Exhibition: Self Exhibition
Media: Ceramics and other miscellaneous pieces (gardening tools, cigarette cartons)
Gallery: CSULB School of Art, Max L. Gatov Gallery West
About the Artist
Samuel Jernigan is an alumni from California State University Long Beach. He has his BFA in ceramics. Ceramics seems pretty crucial to his artistic expression as he has done it for so long, 15 years. One of the first ways he started ceramics was when he worked with a ceramic production company.
His ceramic works all had large curvatures. It seems as though he intentionally didn’t make many of the lines straight. Such as the feat on the cookie monster, the “toes” portion is softly curved into the ground. He uses soft colors as well. The colors are faded and almost blend with the color of ceramic itself. The way he puts the curves together however, almost creates a contour. The idea that you could just trace each sculpture with one line. Also, each time he uses a specific color, you see him use different hues within that blue. For example, on the narwhal, he used a pinkish red; Which was surrounded by different hues of red such as a soft orange.
Jernigan’s work tackles an idea of our childish past being alienated by corporate consumerist messages. This is perhaps the reason multiple of his pieces have connotations of toddler or young child toys. To give some examples: the women without the head and the cookie monster. There is a constant contrast between the logos that seem forcefully applied to some of the art (such as the smiley face on the women without a head, and the cigarette carton next to the kid) to the rest of the art piece. Or even, the idea that our childhood objects have some realism to them, such as how the narwhal is suspended by a cylindrical object.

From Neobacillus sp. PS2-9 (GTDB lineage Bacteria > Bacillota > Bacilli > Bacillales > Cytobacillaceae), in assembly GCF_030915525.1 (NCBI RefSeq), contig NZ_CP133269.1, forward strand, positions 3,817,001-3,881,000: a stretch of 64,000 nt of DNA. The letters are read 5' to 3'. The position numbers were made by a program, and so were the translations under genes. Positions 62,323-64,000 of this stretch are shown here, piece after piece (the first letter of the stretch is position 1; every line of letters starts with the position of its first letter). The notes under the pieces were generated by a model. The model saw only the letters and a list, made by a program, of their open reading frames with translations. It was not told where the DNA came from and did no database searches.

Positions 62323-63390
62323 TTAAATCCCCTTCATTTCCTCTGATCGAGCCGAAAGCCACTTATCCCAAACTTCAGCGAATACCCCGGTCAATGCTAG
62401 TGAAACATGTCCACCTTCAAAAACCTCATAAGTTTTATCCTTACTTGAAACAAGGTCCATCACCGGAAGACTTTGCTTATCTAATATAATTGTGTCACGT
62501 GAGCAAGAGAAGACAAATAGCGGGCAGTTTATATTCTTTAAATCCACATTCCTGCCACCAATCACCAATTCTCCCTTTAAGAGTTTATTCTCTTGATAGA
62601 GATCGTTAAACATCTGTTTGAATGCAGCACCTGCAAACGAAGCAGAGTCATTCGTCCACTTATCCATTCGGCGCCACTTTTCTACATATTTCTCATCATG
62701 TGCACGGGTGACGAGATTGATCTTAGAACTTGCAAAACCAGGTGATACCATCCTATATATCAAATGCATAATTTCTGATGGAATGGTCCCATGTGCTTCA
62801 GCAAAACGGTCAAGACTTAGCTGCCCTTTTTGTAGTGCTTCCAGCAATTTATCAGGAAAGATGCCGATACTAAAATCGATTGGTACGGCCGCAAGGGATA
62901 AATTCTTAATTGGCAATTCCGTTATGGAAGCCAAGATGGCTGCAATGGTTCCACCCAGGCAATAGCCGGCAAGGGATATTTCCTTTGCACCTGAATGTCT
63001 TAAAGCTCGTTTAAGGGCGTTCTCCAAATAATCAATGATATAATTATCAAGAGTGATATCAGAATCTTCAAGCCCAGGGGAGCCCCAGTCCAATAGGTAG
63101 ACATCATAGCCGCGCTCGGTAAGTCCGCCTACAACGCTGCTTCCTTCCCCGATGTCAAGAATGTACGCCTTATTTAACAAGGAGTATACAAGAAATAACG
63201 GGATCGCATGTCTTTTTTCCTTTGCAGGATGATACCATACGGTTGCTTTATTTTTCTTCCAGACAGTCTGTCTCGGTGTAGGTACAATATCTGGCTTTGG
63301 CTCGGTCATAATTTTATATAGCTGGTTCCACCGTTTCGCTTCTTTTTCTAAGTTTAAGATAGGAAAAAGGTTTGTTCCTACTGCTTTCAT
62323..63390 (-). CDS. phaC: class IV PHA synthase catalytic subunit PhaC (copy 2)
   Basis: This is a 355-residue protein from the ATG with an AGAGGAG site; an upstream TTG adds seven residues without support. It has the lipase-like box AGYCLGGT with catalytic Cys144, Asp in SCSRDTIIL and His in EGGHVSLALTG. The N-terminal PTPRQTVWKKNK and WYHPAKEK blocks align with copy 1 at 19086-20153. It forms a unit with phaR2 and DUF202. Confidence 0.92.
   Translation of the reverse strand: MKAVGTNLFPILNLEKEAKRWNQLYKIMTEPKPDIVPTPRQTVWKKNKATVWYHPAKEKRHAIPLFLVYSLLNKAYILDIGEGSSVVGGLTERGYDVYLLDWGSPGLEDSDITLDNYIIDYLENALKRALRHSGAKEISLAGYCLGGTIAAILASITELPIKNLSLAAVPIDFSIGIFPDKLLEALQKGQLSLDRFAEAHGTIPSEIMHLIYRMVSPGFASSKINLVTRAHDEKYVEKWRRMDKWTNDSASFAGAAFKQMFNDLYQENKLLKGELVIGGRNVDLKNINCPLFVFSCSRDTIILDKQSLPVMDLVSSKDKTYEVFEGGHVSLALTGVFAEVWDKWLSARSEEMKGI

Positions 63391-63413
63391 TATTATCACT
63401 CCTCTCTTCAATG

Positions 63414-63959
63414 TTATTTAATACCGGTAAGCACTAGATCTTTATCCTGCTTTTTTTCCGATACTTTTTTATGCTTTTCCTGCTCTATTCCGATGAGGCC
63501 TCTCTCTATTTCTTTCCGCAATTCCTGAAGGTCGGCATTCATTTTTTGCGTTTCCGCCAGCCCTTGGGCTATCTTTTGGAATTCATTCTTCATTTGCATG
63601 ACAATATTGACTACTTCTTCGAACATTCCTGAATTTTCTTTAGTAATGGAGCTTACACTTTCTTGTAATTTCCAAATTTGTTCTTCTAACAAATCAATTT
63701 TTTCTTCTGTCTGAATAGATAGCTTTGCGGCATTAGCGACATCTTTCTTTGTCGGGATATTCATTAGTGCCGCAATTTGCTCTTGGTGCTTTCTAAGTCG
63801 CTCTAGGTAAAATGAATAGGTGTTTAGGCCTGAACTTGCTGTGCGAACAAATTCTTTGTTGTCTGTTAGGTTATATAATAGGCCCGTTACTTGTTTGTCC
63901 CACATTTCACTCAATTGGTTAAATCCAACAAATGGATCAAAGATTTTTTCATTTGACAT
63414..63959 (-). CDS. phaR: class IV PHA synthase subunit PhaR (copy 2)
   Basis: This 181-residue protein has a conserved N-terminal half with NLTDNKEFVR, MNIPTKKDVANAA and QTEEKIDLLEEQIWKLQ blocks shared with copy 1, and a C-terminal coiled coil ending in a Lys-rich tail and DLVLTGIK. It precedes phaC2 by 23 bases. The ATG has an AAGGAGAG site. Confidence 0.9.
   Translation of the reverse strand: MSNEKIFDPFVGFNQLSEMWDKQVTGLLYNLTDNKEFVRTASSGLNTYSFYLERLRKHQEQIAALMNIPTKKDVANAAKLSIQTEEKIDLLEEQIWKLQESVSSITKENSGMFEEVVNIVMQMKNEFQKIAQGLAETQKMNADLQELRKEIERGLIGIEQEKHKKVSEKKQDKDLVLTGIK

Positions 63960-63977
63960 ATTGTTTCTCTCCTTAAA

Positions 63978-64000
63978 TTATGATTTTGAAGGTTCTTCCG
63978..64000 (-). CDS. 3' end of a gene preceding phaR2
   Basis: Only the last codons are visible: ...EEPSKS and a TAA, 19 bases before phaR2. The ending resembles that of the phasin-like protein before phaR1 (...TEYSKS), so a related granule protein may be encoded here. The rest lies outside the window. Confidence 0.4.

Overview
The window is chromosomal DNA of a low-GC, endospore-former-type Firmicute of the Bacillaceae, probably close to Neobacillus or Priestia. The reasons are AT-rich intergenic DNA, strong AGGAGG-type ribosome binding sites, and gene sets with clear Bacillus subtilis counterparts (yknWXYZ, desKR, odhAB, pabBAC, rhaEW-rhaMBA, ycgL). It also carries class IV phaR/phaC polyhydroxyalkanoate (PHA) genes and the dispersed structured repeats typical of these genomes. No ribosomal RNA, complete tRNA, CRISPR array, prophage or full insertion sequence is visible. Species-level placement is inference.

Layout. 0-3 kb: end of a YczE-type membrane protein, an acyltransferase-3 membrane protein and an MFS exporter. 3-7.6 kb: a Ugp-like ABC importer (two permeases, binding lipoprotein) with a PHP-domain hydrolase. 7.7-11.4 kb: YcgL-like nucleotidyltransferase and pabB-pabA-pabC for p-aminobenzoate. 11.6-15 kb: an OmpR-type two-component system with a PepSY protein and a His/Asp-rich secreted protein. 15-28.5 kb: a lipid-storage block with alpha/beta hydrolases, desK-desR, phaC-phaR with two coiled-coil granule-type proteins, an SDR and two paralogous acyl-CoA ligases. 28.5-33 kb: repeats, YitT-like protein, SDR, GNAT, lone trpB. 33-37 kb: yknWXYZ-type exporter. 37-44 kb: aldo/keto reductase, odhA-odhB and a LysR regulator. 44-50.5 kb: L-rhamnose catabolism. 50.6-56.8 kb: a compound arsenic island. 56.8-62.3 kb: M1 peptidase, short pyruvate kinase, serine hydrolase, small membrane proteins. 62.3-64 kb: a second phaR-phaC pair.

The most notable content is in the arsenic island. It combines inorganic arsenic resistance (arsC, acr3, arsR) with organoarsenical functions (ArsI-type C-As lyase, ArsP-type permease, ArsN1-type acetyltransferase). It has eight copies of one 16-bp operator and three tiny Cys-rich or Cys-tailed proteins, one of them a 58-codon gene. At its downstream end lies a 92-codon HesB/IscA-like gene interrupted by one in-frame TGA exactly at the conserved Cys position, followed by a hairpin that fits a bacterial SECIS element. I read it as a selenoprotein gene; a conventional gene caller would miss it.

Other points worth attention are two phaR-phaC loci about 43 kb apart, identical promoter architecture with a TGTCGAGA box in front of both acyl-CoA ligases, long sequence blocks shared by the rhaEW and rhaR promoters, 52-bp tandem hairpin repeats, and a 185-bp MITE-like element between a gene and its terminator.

A lot of this artwork was supremely nostalgic to me. The cookie monster was honestly one of my favorite puppet characters as a kid so seeing it in such a art form was beautiful in a way. It was also a reflective moment when I saw the kid with the cigarette packet. As it was a reminder of when I got addicted to cigarettes and eventually stopped because I believed it will just killing me and fueling more money to them. The lack of ridges created a calming feeling when approaching each different piece. The whole room was vibrant in very calm tones by the colors and soft curves actually. Overall, as most artwork is, it was a reflective experience.